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Foundations of Inference

Learn how to draw conclusions about a population from a sample of data via a process known as statistical inference.

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4 Hours17 Videos58 Exercises28,901 Learners4350 XPStatistical Inference TrackStatistician Track

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Course Description

One of the foundational aspects of statistical analysis is inference, or the process of drawing conclusions about a larger population from a sample of data. Although counter intuitive, the standard practice is to attempt to disprove a research claim that is not of interest. For example, to show that one medical treatment is better than another, we can assume that the two treatments lead to equal survival rates only to then be disproved by the data. Additionally, we introduce the idea of a p-value, or the degree of disagreement between the data and the hypothesis. We also dive into confidence intervals, which measure the magnitude of the effect of interest (e.g. how much better one treatment is than another).

  1. 1

    Introduction to ideas of inference


    In this chapter, you will investigate how repeated samples taken from a population can vary. It is the variability in samples that allow you to make claims about the population of interest. It is important to remember that the research claims of interest focus on the population while the information available comes only from the sample data.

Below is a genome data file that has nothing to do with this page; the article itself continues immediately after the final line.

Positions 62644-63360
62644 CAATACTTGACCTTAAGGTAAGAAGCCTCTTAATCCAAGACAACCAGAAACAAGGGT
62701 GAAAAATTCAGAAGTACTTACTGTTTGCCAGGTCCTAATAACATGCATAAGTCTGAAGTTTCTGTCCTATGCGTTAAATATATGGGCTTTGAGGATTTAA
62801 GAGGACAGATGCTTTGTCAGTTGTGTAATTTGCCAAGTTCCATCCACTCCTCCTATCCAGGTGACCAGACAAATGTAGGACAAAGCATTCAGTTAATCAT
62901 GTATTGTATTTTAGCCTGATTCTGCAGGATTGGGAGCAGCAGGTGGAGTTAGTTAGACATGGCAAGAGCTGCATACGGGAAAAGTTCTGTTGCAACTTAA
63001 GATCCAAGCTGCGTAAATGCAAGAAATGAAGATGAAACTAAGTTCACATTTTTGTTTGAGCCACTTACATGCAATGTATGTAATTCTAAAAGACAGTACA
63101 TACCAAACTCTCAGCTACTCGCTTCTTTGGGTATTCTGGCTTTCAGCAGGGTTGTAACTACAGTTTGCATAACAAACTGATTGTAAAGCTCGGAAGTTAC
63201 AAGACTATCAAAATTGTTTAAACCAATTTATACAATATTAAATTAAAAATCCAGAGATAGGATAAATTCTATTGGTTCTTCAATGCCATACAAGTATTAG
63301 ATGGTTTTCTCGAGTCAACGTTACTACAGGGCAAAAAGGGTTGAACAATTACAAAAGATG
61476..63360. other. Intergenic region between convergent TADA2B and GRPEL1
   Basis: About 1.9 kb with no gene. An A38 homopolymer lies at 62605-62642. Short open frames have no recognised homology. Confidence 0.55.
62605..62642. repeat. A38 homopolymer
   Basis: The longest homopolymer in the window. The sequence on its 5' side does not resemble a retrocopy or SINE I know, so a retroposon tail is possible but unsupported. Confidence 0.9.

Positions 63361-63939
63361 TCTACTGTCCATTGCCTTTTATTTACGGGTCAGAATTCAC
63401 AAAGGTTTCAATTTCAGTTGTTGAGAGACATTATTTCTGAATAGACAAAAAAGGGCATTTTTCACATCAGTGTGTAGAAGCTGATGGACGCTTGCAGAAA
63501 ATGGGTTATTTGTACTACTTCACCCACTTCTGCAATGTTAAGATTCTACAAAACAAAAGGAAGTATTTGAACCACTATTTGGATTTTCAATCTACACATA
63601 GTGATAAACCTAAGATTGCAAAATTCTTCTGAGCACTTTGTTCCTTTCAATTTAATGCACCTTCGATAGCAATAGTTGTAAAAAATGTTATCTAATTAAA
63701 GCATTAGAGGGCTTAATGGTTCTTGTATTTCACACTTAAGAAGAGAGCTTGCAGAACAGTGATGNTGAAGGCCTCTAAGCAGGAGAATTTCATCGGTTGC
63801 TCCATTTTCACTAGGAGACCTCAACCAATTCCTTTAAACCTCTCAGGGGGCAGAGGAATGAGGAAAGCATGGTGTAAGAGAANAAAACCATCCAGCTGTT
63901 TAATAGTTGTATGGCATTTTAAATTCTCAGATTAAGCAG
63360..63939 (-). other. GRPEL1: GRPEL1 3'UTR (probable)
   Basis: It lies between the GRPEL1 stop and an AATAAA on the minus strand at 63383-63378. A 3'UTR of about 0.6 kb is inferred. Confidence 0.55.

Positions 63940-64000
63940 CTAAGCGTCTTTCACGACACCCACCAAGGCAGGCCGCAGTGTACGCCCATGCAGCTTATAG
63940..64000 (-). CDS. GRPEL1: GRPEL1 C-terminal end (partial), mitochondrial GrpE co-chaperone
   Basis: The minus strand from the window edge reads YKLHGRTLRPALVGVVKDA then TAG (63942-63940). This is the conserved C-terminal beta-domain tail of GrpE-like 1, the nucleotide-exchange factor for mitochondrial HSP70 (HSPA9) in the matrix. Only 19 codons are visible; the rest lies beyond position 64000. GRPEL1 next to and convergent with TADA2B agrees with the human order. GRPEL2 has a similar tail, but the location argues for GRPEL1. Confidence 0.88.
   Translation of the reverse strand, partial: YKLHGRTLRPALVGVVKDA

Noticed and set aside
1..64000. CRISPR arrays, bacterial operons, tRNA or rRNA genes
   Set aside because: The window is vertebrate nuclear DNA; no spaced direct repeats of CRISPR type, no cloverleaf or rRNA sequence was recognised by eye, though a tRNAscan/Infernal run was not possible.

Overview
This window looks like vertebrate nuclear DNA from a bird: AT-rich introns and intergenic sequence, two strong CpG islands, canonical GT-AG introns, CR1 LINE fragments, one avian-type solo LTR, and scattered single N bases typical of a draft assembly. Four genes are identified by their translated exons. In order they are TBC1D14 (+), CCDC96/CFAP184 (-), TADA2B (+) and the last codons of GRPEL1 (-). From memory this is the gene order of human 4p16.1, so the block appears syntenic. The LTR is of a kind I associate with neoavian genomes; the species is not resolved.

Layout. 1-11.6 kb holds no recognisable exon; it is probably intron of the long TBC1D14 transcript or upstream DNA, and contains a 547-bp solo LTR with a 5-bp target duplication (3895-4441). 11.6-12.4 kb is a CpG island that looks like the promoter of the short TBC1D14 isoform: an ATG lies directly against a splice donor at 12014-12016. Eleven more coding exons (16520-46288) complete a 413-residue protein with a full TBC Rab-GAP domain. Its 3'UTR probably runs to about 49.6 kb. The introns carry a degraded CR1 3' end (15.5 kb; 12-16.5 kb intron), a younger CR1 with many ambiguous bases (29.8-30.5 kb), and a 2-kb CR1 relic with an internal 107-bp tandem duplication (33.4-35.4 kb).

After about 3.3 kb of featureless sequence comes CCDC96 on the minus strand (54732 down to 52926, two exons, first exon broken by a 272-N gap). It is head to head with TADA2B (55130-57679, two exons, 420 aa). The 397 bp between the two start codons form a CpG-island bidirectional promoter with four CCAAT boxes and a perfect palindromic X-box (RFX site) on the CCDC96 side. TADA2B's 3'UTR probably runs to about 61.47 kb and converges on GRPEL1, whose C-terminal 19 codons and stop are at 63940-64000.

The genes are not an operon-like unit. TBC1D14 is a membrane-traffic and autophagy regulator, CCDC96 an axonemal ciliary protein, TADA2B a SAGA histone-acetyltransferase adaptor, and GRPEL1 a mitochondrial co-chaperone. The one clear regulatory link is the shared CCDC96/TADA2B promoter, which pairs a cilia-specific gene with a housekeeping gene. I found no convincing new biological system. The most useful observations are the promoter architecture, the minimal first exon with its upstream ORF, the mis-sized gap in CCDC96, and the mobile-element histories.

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    Welcome to the course!
    50 xp
    Hypotheses (1)
    50 xp
    Hypotheses (2)
    50 xp
    Randomized distributions
    50 xp
    Working with the NHANES data
    100 xp
    Calculating statistic of interest
    100 xp
    Randomized data under null model of independence
    100 xp
    Randomized statistics and dotplot
    100 xp
    Randomization density
    100 xp
    Using the randomization distribution
    50 xp
    Do the data come from the population?
    100 xp
    What can you conclude?
    50 xp
    Study conclusions
    50 xp
  2. 3

    Hypothesis testing errors: opportunity cost

    You will continue learning about hypothesis testing with a new example and the same structure of randomization tests. In this chapter, however, the focus will be on different errors (type I and type II), how they are made, when one is worse than another, and how things like sample size and effect size impact the error rates.

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  3. 4

    Confidence intervals

    As a complement to hypothesis testing, confidence intervals allow you to estimate a population parameter. Recall that your interest is always in some characteristic of the population, but you only have incomplete information to estimate the parameter using sample data. Here, the parameter is the true proportion of successes in a population. Bootstrapping is used to estimate the variability needed to form the confidence interval.

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In the following tracks

Statistical InferenceStatistician


n10iNick CarcheditommyjeeTom Jeon
Jo Hardin Headshot

Jo Hardin

Professor at Pomona College

Jo Hardin is a professor of mathematics and statistics at Pomona College. Her statistical research focuses on developing new robust methods for high throughput data. Recently, she has also worked closely with the statistics education community on ways to integrate data science early into a statistics curriculum. When not working with students or on her research, she loves to put on a pair of running shoes and hit the road.
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